Self-Help Heresy: Explanations

I did my Self-Help Heresy list without explanations on purpose to inspire discussion (and also because I didn’t have the time and energy). Some topics actually did start some exchange or people wanted to get explanations, so I wrote something for a few of the points:

  • You can’t self-develop out of being different.This hit me when I realized that a lot of the „problems“ that I went to therapy etc. for was actually rooted in me being different (in several ways, also with maybe somewhat limited social abilities) and that the self-development that happened in these different settings didn’t „help“, because the „problems“ were mostly my social incompatibility, and self-development actually sometimes decreases social compatibility because you are not so willing anymore to play along social bs or pretend to be someone you are not.
  • Empathy develops as a survival strategy.When children grow up in a situation where they have to fear domestic violence, they early on learn to empathize with people who might harm them to predict danger and protect themselves accordingly. This ability stays and is later experienced as general empathy.
  • Shame is fear of exclusion.I actually kind of got from this: https://www.youtube.com/watch?v=iCvmsMzlF7o (starting at 4:40). I don’t really agree with what she says in general (in my opinion the usual privileged/western individualization) and it immediately made sense to me.
    We tend to look at shame as something where our own actions didn’t measure up to our own morals. But my experience was that when I „self-developed“ enough to be comfortable with my actions (forgive myself for them or whatever you want to call it), the shame didn’t go away, it somehow came in waves, and this was when I thought about what my feeling was, then it was the fear of others thinking bad about me, and when I thought about why I was afraid of that, it was about exclusion. And fear of exclusion absolutely makes sense, it is an existential fear. We are herd animals, so we are programmed to consider exclusion as a likely cause of death. And when you think about it, even now as humans, except in some highly individualized societies (and there also only the privileged people) that is still true, live is truly very dangerous if you are not part of a group. So if there are certain actions or aspects of us that might lead to exclusion out of our current support system, it makes sense to be really afraid for this things to come up.In turn this renders most practices that try to teach people to not feel shame for who they are moot, because it is not something internal, it is about how we relate to society and to our current support structure. So it’s about their values not our own. The only way that a practice could help is to give reasons that this fear is unfounded, either because the support system is not very relevant (for example, if we have citizenship of a country with a good welfare system or because there are other groups we can belong to that wouldn’t shun us for the respective aspects) or because the aspects of us we are concerned about would not lead to exclusion (for example because they are quite common in the group).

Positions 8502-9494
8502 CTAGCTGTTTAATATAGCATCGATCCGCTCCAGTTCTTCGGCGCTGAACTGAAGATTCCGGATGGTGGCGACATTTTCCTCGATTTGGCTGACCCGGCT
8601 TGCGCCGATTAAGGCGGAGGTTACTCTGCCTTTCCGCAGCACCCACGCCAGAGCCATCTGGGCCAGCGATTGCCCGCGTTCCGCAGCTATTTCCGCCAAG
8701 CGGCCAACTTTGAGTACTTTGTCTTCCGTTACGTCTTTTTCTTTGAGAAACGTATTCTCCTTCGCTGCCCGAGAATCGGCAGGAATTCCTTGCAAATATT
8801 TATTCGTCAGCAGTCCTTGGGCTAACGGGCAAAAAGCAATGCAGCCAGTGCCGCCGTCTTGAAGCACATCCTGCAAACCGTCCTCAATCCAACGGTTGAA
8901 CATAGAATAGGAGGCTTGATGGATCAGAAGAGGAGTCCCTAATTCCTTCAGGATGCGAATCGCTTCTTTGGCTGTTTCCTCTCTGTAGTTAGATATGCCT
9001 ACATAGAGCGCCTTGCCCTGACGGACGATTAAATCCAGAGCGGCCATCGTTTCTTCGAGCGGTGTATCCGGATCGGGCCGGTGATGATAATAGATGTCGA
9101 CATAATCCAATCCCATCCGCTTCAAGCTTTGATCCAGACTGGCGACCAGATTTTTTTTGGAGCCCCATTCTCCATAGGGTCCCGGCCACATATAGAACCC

• Forgiving someone doesn’t make them less dangerous.Hoʻoponopono was first explained to me by western practitioners and it sounded a bit odd to me: you look at your own stuff, forgive someone, and somehow magically the situation changes. And similarly in other spiritual traditions, like Buddhist Metta meditation or the Christian practice of forgiveness, the focus is solely on the person who has been harmed and how they should forgive to get rid of the negative impact of their experience.